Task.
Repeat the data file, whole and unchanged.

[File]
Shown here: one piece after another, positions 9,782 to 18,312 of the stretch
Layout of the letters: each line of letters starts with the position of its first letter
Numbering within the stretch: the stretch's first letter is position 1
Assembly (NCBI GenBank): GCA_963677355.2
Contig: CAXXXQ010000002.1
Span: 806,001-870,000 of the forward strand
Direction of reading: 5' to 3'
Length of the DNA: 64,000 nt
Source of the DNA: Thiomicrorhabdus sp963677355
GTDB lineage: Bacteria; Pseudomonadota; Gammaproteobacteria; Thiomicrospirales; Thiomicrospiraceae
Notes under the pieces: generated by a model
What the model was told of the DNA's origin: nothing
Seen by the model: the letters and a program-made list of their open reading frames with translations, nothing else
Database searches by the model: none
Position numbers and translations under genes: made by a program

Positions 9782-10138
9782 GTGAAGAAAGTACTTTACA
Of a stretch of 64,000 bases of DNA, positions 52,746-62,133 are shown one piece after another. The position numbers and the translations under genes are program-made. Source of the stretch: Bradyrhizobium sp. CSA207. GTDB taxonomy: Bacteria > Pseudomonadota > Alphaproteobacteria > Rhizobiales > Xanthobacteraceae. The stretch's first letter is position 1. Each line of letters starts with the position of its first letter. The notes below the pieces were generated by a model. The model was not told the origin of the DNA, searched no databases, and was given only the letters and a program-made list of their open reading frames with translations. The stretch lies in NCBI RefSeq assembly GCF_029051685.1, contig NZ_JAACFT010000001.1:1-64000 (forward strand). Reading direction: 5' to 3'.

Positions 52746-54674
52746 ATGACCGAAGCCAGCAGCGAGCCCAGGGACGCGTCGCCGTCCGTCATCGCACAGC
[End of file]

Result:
Shown here: one piece after another, positions 9,782 to 18,312 of the stretch
Layout of the letters: each line of letters starts with the position of its first letter
Numbering within the stretch: the stretch's first letter is position 1
Assembly (NCBI GenBank): GCA_963677355.2
Contig: CAXXXQ010000002.1
Span: 806,001-870,000 of the forward strand
Direction of reading: 5' to 3'
Length of the DNA: 64,000 nt
Source of the DNA: Thiomicrorhabdus sp963677355
GTDB lineage: Bacteria; Pseudomonadota; Gammaproteobacteria; Thiomicrospirales; Thiomicrospiraceae
Notes under the pieces: generated by a model
What the model was told of the DNA's origin: nothing
Seen by the model: the letters and a program-made list of their open reading frames with translations, nothing else
Database searches by the model: none
Position numbers and translations under genes: made by a program

Positions 9782-10138
9782 GTGAAGAAAGTACTTTACA
Of a stretch of 64,000 bases of DNA, positions 52,746-62,133 are shown one piece after another. The position numbers and the translations under genes are program-made. Source of the stretch: Bradyrhizobium sp. CSA207. GTDB taxonomy: Bacteria > Pseudomonadota > Alphaproteobacteria > Rhizobiales > Xanthobacteraceae. The stretch's first letter is position 1. Each line of letters starts with the position of its first letter. The notes below the pieces were generated by a model. The model was not told the origin of the DNA, searched no databases, and was given only the letters and a program-made list of their open reading frames with translations. The stretch lies in NCBI RefSeq assembly GCF_029051685.1, contig NZ_JAACFT010000001.1:1-64000 (forward strand). Reading direction: 5' to 3'.

Positions 52746-54674
52746 ATGACCGAAGCCAGCAGCGAGCCCAGGGACGCGTCGCCGTCCGTCATCGCACAGC